Blog Update

I managed to snap a picture of my x-ray. Spiral fracture of the 3rd metacarpal.

Those who follow Loonie Doctor regularly will note that I disappeared from my usual weekly posting in early December. I have had a bit of a blogging set-back due to breaking my left hand while sparring at karate. Apparently, teenager-bones are flexible while middle-aged-man-bones are crunchy. I got a couple of titanium screws put in to fix that.

I did ask for an upgrade to three retractable adamantium blades, but apparently that wasn’t available via our public healthcare system. Needless to say, my typing has suffered. However, I am now out of my splint and rehabbing well.

As described in detail in my recent guest post on Crispy Doc I have a hard time sitting still. So, I have not been idle. A broken had can still hold cards and build hotels on Boardwalk and I have enjoyed time trouncing my family and friends at various games. Further, I have had use of my left thumb that has allowed me to hit <shift> and <ctrl> while building Excel spreadsheets. I finally made progress on some major projects that I will roll out on the blog over the coming months.

Upcoming Plans


One of the common barriers that docs who want to DIY invest face in starting out their portfolio is deciding “what to put where”. There are some great model portfolios on the internet for different account types on an isolated basis. However, a corporate account adds another layer of complexity that is not well discussed. Further, different account types have different strengths and weaknesses.

How do you build your overall portfolio to take best advantage of those accounts while maintaining your overall asset allocation?

Unfortunately, that question and the complexities can cause people to do nothing out of paralysis. Alternately, many just throw up their hands and buy asset allocation ETFs. That accepts the tax efficiency loss in exchange for simplicity. Not a bad trade-off for most people, but it will add up over long periods and particularly when at the drawdown stage. Tax efficiency is also a big deal for those who will butt up against the new passive income tax limits dues to a high income or high savings rate.

Wouldn’t it be cool if there was a tool where you could just enter how much you want to invest in each account type, your desired asset mix, and then it tells you how much of each ETF to buy in each account in a tax-efficient forward-looking way? Now, there is. Robocorp. Stay tuned.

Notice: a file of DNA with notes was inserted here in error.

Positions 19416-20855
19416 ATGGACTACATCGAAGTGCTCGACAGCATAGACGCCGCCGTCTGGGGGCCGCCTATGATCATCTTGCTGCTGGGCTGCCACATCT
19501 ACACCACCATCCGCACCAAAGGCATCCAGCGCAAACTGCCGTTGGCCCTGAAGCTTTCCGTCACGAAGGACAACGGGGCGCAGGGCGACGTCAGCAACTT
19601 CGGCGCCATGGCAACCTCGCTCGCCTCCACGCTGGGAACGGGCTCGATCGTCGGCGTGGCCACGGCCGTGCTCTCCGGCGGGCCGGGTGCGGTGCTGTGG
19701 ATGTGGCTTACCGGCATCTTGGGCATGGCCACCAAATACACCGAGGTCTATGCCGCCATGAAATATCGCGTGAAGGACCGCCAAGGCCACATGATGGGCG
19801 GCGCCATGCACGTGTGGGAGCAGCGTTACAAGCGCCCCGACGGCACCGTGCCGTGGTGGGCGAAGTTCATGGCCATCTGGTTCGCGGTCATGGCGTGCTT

A Tool To Tackle Some Common Questions

It took me well over 100 hours to build and test Robocorp. I will roll out the simplest version first. It is aimed at beginners or those who won’t need to worry about hitting the corporate passive income threshold. There is also a more advanced version with fancier algorithms that may be helpful for those likely to encounter the CCPC passive income limit.

Much of the time was spent testing the performance of the algorithms over up to 35-year time frames with automatic Robo-Rebalancing. That required building a tool that does annual personal and corporate tax calculations plus annual portfolio projections. Times thirty-five!

I am also going to use that tool to explore a number of common conundrums in detail:

  • Salary and RRSP vs Dividends Only For A Corp.
  • Should I increase my salary to get more RRSP room?
  • If I sell my mutual funds and buy low-cost ETFs instead, how long will it take me to make up for the tax hit? I am going to make an online interactive tool for this one.
  • Tax-efficiently investing vs simply using an asset-allocation ETF – does it actually matter much?

Keep on checking in

Even though I haven’t posted in a month, daily traffic to the blog has been picking up nicely. Most of that is via Google searches. So, I just want to say thanks to those that have been sharing Loonie Doctor with their friends and colleagues.

My mission truly is to try and help fellow Canadian high-income professionals improve their financial health. That will ultimately result in more fulfilling careers. For physicians, dentists, or other healthcare professionals – a healthy and happy provider also makes for better patient care. They are all inter-related.

For all physicians, putting our personal financial houses in order and learning to manage our businesses is vital. Empowered by knowledge, some of us may choose to DIY invest and save a bundle. For others who want to outsource, choosing the right advisor that has a pay model that favors us is important. All high-income professionals need to choose the right accountant.